Review: Wolfhound Century, By Peter Higgins
A detective on the side of the angels
Saturday 30 March 2013
Peter Higgins sets out what you think will be his stall for this rather wonderful debut novel, and then utterly upends it by the end of the second page.
In the first few hundred words, we are introduced to Investigator Vissarion Lom, a put-upon detective in what appears to be the Russian police, or secret service, who is sitting in a café watching a suspected terrorist or agitator sitting on a bench across the rain-swept street. Higgins is proficient enough at painting the picture, and the appellations – Café Rikhel, Ansky Prospect, Durnovo-Burliuk Street – appear to leave us in no doubt that we are somewhere deep in a utilitarian Soviet city.
Then Higgins throws in this curve-ball: "A line of giants, each leading a four-horse dray team and double wagon loaded high with resin tanks, was lumbering up the hill."
And the surprises keep on coming … but quietly and subtly, like a dreaded knock on the door of an apartment in a brutalist concrete tower block in the dead of night. There has been some kind of war in heaven, we are told, and angels have fallen to earth. The Moon has been sundered. Vissarion Lom has a sliver of angel-stuff in his forehead. And it's only when you are maybe halfway through this compelling tale that you realise Peter Higgins has never once mentioned the word "Russia", nor any other familiar place. And you realise that this might not be the world we know at all.
In short order, Lom is summoned to Mirgorod (that's a real place, on our maps) and set to catch Josef Kantor, a criminal threatening the ordered life in this not-Russia. Wolfhound Century is at turns a Cold War thriller and an outright fantasy novel; Higgins (even the author's name suggests he should be a spy novelist) deftly manipulating the psychogeography of his half-familiar world to keep us in tune with the characters, even as the weird differences that mark out the setting as incontrovertibly alien become more and more marked.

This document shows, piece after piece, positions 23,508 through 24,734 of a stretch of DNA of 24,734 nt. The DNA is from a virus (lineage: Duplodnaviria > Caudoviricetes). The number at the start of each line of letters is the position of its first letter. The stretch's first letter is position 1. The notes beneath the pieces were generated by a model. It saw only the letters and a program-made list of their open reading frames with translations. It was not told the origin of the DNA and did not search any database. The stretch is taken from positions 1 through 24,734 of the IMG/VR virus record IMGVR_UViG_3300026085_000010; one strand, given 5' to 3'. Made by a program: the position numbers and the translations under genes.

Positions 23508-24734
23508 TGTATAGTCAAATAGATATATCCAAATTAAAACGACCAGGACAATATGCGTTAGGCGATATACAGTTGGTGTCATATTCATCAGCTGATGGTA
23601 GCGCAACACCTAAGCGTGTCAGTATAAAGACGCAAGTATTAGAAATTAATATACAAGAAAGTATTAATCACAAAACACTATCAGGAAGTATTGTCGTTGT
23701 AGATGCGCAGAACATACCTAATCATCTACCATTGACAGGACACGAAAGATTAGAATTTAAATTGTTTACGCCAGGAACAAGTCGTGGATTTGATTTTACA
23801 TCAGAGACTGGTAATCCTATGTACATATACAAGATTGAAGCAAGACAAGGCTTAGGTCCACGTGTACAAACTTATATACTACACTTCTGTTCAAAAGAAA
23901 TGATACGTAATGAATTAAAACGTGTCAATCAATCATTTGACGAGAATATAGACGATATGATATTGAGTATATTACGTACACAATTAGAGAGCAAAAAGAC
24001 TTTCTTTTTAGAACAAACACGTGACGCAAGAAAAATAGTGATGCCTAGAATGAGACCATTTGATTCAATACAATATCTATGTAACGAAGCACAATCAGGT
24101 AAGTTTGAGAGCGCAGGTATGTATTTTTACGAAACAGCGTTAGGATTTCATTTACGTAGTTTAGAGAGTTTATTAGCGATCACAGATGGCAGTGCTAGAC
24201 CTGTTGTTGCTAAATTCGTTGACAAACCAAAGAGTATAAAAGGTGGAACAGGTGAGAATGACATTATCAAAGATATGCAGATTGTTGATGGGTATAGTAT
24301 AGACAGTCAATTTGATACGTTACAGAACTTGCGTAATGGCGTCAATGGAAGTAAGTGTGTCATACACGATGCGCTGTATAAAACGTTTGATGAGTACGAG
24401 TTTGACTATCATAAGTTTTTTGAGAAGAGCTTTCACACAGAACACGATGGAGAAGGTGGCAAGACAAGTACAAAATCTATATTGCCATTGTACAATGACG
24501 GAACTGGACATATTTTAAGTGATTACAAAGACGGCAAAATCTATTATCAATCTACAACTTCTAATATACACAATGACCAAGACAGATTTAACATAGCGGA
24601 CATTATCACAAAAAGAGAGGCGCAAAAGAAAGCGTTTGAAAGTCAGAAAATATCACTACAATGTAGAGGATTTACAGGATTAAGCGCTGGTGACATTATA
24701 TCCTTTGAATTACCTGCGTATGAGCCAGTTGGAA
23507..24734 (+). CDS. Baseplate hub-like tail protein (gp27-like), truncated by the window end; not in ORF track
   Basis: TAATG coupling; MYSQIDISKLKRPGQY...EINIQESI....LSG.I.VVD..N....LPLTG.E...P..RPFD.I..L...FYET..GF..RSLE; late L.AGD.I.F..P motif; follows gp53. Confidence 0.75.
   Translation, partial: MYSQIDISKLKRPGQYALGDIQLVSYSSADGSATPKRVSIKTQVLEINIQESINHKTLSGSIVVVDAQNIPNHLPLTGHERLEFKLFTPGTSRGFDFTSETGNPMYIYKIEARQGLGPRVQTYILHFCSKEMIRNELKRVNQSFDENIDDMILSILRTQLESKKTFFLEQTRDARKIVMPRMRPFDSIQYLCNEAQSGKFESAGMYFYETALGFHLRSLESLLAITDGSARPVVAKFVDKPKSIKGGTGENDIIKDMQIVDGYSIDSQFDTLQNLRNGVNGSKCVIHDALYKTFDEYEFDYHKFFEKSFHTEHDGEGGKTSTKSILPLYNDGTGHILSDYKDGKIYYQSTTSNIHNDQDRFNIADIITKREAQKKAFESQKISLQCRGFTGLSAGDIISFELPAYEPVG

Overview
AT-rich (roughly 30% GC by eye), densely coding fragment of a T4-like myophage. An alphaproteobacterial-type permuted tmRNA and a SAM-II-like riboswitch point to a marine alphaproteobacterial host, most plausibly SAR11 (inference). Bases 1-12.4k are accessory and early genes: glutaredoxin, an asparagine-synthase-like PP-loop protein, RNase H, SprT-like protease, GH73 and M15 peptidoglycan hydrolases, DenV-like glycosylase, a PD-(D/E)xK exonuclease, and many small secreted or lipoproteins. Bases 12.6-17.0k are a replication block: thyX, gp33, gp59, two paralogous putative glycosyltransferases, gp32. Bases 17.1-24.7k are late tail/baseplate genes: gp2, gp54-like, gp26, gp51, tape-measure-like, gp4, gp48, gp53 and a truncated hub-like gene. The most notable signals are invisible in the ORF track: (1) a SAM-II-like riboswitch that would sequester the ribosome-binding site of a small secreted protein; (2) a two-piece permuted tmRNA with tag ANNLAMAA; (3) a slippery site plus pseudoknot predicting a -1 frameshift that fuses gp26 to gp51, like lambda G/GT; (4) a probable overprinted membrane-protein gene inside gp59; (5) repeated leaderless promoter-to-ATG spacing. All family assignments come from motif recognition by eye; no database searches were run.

There are hints that Lom's world might not be utterly divorced from our own, though as with the labyrinthine, Kafka-esque bureaucracy that rules his life, answers are not always forthcoming. The story builds to a tense climax that, infuriatingly, ends rather damply, but a follow-up is due from Gollancz next year, in which Higgins will hopefully offer solutions to the many puzzles this excellent debut novel presents.
GlastonburyWI to make debut appearance at Somerset festival
TV reviewIt has taken seven episodes for Game of Thrones season five to hit its stride
FilmPalme d'Or goes to radical and astonishing film that turns conventional thinking about immigrants on its head
Arts & Ents blogs
- 1 California man brutally beat 82-year-old Sikh grandfather he mistook for 'one of those people'
- 2 Gay teenager 'forced to have sex with his own mother' to 'cure' his homosexuality, campaigners in India say
- 3 Charles Kennedy 'had better judgement drunk than many sober politicians' says Ian Hislop
- 4 Fifa corruption: Qatar says investigations are racist, anti-Arab and show 'ugly face' of countries who lost 2022 World Cup bid
- 5 We have six months to save the world, says leading economist
Game of Thrones season 5's 20-minute Battle of Hardhome took a 'solid month' to film
Game of Thrones season 5 episode 9: 'The Dance of Dragons' sees Jon Snow return to The Wall after epic Battle of Hardhome
Britain's Got Talent final 2015: 90 viewers complain to Ofcom about Alesha Dixon and Amanda Holden's 'revealing' dresses
Ed Sheeran debuts new song 'Sweet Mary Jane' about his love affair with weed
Black Angel: Lost Star Wars precursor to be made into crowdfunded feature film
Thousands of teenage girls enduring debilitating illnesses after routine school cancer vaccination
Migrants in Kos: Photos show real tragedy after Brits abroad complain of 'awkward' holidays
British tourists complain that impoverished boat migrants are making holidays 'awkward' in Kos
Michael Gove determined to scrap the Human Rights Act – even if Scotland retains it
Threat to scrap Human Rights Act could see UK follow Nazi example, warns UN official
Church of England 'one generation away from extinction' after dramatic loss of followers